Anderson Cooper's new daytime show Anderson kicks off Sept. 12, and we can expect to see a more personal side of the news anchor. On the show, Anderson plans to be part of the conversation about topics ranging from social issues, human interest stories, and pop culture phenomenons. Anderson chatted with reporters this morning and gave us more insight into his latest project. Here are five things to know.
- He'll take on issues important to women. Anderson wants to offer a fresh perspective on social trends impacting women. So far, he says, that includes marriage, custody, and food issues.
His mom, Gloria Vanderbilt, will be a guest. Anderson revealed that his 87-year-old mother has watched tapings from the studio audience already, raising her hand eagerly to ask questions, and he plans to do a whole hour on her.
Anderson explained why, with these touching words about his mom: "She was born in the '20s into this family of great wealth, and she suffered tremendous tragedies in her life. Her father died when she was an infant, she was the subject of a custody battle where she was taken away from her own mother, at the time it was call the 'trial of the century.' And yet, she is somebody, no matter what has happened, you know, my brother killed himself in front of her, she's a survivor. She has this inner core, determination, and drive to move forward, and to remain open to being hurt. My mom is 87, and she still thinks the next great love is around the corner. To be able to survive, not with a thick skin or tough hide, but to survive and still have your heart be open, to still be open to new experiences, and new heartbreak, and new love, and new triumphs, that's something I've learned from her."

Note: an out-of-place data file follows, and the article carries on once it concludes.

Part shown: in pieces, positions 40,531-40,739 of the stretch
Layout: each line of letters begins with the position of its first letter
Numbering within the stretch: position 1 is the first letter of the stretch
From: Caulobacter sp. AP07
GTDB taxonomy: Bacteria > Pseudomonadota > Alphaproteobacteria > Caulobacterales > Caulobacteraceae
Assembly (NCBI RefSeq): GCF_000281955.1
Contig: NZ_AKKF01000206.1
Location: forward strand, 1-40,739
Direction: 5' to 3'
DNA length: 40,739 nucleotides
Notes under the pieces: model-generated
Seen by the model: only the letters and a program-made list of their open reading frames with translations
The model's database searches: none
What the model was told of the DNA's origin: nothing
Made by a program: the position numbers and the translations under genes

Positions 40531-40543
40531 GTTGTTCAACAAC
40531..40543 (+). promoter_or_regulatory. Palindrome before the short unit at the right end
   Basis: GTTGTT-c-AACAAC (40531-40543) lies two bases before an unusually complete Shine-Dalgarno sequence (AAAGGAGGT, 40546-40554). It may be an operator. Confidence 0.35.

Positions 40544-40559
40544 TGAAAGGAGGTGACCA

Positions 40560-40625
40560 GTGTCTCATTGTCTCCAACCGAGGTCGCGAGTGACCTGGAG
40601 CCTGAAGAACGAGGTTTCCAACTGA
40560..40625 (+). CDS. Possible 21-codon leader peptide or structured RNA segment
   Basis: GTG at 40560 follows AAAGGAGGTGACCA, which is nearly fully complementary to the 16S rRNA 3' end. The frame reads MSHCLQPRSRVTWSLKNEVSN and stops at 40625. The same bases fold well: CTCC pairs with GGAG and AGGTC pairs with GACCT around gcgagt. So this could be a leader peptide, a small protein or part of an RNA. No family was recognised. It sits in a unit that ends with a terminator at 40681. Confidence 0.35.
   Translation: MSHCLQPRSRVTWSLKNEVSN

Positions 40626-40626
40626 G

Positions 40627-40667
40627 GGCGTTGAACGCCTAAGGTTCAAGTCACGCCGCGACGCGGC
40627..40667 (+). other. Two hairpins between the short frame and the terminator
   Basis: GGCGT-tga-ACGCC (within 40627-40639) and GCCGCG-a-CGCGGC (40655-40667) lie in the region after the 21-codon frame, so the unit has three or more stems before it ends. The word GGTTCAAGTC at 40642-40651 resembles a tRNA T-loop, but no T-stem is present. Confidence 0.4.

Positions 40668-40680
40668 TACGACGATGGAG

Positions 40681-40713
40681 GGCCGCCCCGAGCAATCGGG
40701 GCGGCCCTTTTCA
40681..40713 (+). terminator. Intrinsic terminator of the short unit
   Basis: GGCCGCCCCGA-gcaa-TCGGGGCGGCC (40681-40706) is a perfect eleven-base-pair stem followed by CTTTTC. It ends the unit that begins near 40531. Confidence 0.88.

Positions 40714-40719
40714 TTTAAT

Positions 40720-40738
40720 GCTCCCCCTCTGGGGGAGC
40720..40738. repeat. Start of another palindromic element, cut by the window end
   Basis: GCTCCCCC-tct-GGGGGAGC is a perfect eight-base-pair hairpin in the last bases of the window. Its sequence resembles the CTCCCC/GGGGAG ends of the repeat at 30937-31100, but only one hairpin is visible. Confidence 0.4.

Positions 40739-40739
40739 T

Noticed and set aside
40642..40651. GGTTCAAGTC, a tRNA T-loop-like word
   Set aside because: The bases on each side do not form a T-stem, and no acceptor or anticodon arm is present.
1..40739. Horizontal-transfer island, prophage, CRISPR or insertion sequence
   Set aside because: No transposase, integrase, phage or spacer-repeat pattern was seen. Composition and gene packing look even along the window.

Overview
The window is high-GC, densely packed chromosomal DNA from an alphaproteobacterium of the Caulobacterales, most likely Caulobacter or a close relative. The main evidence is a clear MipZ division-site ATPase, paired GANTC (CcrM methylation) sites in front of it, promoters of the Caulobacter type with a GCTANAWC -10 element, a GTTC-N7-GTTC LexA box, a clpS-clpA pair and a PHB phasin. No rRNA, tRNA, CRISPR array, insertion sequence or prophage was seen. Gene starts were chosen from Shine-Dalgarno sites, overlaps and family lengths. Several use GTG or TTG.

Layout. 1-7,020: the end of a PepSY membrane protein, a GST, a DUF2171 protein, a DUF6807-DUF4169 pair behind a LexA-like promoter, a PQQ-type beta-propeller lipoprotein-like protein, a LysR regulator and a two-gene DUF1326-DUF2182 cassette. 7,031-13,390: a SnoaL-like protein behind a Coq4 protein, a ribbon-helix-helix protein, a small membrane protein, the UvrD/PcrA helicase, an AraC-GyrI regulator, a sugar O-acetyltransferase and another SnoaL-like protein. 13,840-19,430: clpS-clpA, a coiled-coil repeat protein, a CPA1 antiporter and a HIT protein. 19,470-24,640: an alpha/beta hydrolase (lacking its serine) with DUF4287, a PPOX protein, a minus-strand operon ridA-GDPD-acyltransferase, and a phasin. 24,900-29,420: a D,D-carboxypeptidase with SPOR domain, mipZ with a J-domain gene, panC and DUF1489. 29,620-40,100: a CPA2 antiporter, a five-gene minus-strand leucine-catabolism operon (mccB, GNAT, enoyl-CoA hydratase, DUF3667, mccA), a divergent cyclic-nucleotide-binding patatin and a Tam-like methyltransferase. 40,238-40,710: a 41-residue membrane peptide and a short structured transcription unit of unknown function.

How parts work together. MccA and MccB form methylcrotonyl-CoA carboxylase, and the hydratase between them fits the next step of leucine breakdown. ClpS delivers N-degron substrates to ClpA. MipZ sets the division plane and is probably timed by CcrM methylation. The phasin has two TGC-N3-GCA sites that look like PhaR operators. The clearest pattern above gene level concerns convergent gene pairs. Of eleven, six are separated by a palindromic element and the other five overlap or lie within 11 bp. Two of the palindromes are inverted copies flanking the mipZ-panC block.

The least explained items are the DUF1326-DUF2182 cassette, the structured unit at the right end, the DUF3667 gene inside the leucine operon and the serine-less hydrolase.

- It's kicking off with high drama. His first episode will feature the parents and boyfriend of late singer Amy Winehouse, and he's already shot an episode with The Real Housewives of Beverly Hills, which will also air next week. Anderson thinks these guests have the potential to teach his audience something. He thinks Amy Winehouse's struggle is "a story that relates to everybody. Who doesn't have someone in their family overcoming substances abuse issues?" As for the housewives, he says: "We spent half the show talking about Russell's suicide, and whether the show should be on the air at all, and whether they bare any responsibility, or if reality TV bears any responsibility. It raises real questions about reality TV, what role — if any — it plays, how they recruit these people, and what these people are really in for."
- He's going outside his comfort zone. "I went spray tanning with Snooki," he admits. I'm looking forward to that episode.
- It's personal, not strictly business. Anderson thinks you can have more fun in daytime than news. "It's nice to show different sides of you," he said. "I want viewers to see who I am and get a sense of what I'm like as a fully rounded three-dimensional person."
Will you tune in?